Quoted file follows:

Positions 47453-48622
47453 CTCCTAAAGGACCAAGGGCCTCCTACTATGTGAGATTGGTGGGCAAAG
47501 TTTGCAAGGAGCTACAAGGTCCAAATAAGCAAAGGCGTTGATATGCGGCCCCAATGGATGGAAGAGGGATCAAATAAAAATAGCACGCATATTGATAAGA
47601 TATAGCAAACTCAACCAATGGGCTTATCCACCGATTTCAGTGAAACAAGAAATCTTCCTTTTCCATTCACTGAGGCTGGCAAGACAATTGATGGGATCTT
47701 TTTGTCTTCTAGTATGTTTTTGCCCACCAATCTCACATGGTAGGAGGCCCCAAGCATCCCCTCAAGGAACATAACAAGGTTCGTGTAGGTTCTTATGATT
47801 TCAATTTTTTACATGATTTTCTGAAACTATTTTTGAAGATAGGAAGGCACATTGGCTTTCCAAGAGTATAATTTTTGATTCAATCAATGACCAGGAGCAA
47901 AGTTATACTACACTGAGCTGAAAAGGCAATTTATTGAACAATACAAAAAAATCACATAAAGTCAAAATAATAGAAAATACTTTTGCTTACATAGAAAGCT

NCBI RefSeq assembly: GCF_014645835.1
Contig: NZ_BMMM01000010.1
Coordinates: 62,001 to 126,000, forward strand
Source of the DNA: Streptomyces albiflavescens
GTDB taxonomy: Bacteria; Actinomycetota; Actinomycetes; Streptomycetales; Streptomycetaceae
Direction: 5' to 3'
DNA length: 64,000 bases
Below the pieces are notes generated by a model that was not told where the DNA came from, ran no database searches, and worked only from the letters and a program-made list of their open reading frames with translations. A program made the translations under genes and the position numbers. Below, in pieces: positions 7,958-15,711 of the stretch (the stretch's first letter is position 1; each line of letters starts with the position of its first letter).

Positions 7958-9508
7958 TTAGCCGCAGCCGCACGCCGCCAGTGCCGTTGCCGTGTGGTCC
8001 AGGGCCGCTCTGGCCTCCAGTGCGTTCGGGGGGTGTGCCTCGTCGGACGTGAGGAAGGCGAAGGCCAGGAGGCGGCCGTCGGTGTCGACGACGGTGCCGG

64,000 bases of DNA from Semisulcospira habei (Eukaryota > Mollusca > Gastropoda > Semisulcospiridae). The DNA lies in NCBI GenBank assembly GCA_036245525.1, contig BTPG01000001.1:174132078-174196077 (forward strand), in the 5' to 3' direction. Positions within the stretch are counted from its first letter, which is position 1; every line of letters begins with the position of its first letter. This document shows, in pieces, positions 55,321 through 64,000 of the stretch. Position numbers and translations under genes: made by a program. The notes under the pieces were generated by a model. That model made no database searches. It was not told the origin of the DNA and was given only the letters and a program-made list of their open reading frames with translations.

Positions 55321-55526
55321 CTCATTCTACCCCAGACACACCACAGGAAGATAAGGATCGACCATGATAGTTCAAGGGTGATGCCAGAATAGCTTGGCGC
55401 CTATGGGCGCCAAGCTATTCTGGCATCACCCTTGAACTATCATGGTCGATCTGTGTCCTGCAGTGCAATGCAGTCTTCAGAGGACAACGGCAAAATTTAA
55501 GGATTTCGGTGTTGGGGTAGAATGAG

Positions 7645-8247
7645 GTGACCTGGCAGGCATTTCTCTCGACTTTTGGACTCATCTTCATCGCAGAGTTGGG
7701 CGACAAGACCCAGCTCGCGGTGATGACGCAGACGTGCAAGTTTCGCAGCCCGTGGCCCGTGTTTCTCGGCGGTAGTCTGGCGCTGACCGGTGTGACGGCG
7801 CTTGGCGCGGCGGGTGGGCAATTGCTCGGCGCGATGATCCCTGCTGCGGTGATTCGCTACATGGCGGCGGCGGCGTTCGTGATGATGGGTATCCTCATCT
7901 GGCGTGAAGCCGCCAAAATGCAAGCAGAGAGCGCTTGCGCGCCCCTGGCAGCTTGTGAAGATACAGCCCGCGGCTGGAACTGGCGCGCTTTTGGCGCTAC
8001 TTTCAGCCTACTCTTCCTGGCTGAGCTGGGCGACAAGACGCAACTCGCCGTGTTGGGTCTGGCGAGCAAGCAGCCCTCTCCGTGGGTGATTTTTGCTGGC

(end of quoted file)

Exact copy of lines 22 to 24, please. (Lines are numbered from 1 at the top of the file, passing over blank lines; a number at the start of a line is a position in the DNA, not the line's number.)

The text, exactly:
55401 CTATGGGCGCCAAGCTATTCTGGCATCACCCTTGAACTATCATGGTCGATCTGTGTCCTGCAGTGCAATGCAGTCTTCAGAGGACAACGGCAAAATTTAA
55501 GGATTTCGGTGTTGGGGTAGAATGAG

Positions 7645-8247